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This article is from the Encyclopedia of North Carolina edited by William S. Powell. Copyright © 2006 by the University of North Carolina Press. Used by permission of the publisher. For personal use and not for further distribution. Please submit permission requests for other use directly to the publisher.

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Bentonville Battlefield

Bentonville Battlefield, a North Carolina State Historic Site located in southern Johnston County, consists of 150 of the Harper House, residence, Bentonville, NC. Used as Confederate Hospital. From the Barden Collection, North Carolina State Archives, N_53_15_1636,  Raleigh, NC.6,000 acres on which the Civil War Battle of Bentonville (19-21 Mar. 1865) was fought. This was the last major Confederate open-field offensive of the war and the largest land battle ever fought in North Carolina. A monument to mark the common grave of 360 Confederates was erected by the Goldsboro Rifles in 1893, and in 1927 the United Daughters of the Confederacy commemorated the battle by erecting the North Carolina Junior Reserves monument near the point where the main Confederate line crossed the Goldsboro road.

Frequent attempts were made to acquire, mark, and preserve the battleground, but only in anticipation of the centennial of the battle did the General Assembly appropriate funds and authorize the development of 51 acres as a North Carolina State Historic Site. Included in the purchase were the Harper House, which had been used as a hospital during the battle, the cemetery, and part of the Union earthworks. Interested citizens came forward and raised funds to erect a visitors center, and in 1961, the General Assembly provided additional funds. Further support from state and private sources became available. In 1996, with the assistance of the National Park Service, Bentonville Battleground State Historic Site was designated a National Historic Landmark. In the same year, a grant from the Recreation and Natural Heritage Trust Fund resulted in the purchase of an additional 21 acres.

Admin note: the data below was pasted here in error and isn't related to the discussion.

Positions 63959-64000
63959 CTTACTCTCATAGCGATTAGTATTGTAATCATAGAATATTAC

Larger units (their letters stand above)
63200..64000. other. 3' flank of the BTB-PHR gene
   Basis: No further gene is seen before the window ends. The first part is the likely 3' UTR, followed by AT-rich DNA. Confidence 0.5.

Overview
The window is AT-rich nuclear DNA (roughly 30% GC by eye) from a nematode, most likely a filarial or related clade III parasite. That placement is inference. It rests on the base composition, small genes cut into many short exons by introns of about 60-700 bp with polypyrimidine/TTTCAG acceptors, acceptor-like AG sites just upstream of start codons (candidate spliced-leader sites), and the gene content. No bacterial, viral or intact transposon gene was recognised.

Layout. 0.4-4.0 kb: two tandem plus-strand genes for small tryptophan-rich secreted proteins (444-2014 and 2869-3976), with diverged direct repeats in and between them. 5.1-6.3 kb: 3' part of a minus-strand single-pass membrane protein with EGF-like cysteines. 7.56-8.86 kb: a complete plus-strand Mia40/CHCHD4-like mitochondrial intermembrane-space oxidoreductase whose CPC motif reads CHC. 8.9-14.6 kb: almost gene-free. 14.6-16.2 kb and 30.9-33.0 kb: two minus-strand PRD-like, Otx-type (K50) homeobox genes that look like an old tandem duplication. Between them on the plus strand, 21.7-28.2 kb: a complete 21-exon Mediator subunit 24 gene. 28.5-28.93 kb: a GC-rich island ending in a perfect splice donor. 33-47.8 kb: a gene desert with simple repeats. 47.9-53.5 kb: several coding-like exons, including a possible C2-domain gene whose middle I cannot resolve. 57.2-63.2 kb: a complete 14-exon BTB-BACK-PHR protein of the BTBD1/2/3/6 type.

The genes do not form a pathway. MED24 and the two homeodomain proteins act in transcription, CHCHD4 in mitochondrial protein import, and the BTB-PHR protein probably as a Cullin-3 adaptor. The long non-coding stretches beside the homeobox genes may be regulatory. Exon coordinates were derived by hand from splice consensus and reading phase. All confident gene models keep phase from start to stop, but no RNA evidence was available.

Historical material is displayed in the visitors center, and on the grounds there are several monuments, reproduced field fortification exhibits, and historic entrenchments. Summer "living history" programs are held at the battlefield, as well as Confederate Memorial Day (10 May) ceremonies and artillery demonstrations. Every five years, the site sponsors a major reenactment of the battle on the weekend closest to its anniversary.


Mark L. Bradley, Last Stand in the Carolinas: The Battle of Bentonville (1996).

Richard F. Knapp, ed., North Carolina's State Historic Sites: A Brief History and Status Report (1995).

Additional Resources:

Bentonville Battlefield, NC Historic Site:

Image Credit:

Harper House, residence, Bentonville, NC. Used as Confederate Hospital. From the Barden Collection, North Carolina State Archives, N_53_15_1636,  Raleigh, NC. Available from (accessed September 21, 2012).

Origin - location: